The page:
The Inner Lives of Farm Animals
- Jonathan Balcombe
- Victoria Warehouse
What we know about domesticated animals: how they think, feel and experience their world.
The Feeling Animal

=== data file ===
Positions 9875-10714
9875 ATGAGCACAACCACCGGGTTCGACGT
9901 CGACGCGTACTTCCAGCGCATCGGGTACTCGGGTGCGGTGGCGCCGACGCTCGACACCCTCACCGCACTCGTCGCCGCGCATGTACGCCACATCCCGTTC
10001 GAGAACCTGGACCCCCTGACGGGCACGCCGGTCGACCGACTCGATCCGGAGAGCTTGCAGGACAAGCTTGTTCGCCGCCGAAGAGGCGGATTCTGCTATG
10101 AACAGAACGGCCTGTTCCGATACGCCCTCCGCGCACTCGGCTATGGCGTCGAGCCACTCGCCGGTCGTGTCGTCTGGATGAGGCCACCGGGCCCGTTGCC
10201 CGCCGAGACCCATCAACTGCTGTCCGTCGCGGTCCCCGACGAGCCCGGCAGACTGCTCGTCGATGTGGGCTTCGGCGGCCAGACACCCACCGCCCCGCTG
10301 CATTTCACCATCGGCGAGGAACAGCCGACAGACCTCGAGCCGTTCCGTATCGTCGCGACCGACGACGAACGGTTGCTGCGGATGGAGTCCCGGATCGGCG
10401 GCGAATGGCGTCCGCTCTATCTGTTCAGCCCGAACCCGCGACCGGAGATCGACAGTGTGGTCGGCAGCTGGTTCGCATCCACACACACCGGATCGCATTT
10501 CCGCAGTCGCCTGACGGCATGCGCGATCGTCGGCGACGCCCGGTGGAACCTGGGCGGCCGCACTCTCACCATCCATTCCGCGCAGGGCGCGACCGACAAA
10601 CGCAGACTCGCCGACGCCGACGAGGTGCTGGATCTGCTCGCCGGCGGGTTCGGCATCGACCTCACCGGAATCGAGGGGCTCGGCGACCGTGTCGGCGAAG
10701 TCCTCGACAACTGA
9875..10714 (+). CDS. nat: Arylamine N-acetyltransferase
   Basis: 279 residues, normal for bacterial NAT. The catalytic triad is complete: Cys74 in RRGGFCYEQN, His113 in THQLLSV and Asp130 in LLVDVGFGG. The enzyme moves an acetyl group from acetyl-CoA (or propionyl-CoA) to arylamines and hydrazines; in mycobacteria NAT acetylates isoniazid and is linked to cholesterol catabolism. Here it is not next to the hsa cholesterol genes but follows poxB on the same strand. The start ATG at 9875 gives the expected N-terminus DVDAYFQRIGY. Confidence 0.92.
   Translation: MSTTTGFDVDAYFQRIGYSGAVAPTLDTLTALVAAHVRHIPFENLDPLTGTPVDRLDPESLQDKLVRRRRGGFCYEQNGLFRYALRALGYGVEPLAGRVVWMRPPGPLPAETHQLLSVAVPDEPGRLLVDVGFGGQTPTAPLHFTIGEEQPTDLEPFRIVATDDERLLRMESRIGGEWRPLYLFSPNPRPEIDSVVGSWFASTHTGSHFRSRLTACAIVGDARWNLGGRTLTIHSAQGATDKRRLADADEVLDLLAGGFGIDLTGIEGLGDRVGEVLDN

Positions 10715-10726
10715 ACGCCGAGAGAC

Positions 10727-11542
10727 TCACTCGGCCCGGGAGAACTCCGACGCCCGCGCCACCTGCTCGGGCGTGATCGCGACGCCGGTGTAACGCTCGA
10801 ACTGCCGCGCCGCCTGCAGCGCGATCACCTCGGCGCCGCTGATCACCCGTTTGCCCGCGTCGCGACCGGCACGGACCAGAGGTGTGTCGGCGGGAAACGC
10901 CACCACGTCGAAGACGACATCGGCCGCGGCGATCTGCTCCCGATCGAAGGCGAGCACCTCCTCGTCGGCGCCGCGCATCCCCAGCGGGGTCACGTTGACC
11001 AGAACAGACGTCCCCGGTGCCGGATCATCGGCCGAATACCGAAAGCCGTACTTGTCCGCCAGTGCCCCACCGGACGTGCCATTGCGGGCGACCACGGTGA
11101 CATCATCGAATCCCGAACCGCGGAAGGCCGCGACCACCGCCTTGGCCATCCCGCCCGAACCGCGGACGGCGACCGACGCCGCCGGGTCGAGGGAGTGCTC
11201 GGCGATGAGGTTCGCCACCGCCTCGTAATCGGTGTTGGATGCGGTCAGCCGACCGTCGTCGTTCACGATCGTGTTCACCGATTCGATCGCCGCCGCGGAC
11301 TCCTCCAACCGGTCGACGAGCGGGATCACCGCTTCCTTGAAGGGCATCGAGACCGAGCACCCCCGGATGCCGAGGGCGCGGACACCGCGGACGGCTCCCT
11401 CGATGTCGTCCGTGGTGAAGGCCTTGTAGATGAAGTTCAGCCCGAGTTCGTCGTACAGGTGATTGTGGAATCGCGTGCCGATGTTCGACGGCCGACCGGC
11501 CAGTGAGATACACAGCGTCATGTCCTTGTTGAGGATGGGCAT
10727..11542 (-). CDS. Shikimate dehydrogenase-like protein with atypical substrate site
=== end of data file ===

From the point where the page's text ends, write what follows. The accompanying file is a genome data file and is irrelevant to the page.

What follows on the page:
The roots of our attitudes to other animals go back at least 23 centuries to Aristotle’s concept of Scala Naturae (the natural scale), which placed humans above all other life-forms on Earth. Rene Descartes in the 17th Century further diminished animals’ status by arguing that they were soul-less brutes without minds or feelings, and therefore of no moral consequence. To this day, these ideas are deeply entrenched, with animals continuing to be universally legally defined as the property of humans. Paradoxically, while moral concern for animals is unprecedented, current rates of animal consumption by humans are greater than at any time in history, and growing. But all is not lost. As civilizing processes advance—including the rise of literacy and reason, the empowerment of women, and a more connected global community—the time approaches when animals may be given a seat at the moral table. Today, science is revealing aspects of animals’ inner lives that would have been deemed fantasy a generation ago. This illustrated presentation surveys some of the more intriguing discoveries relating to how animals think, how they feel, their experience of pleasure, their social behavior, and their virtue.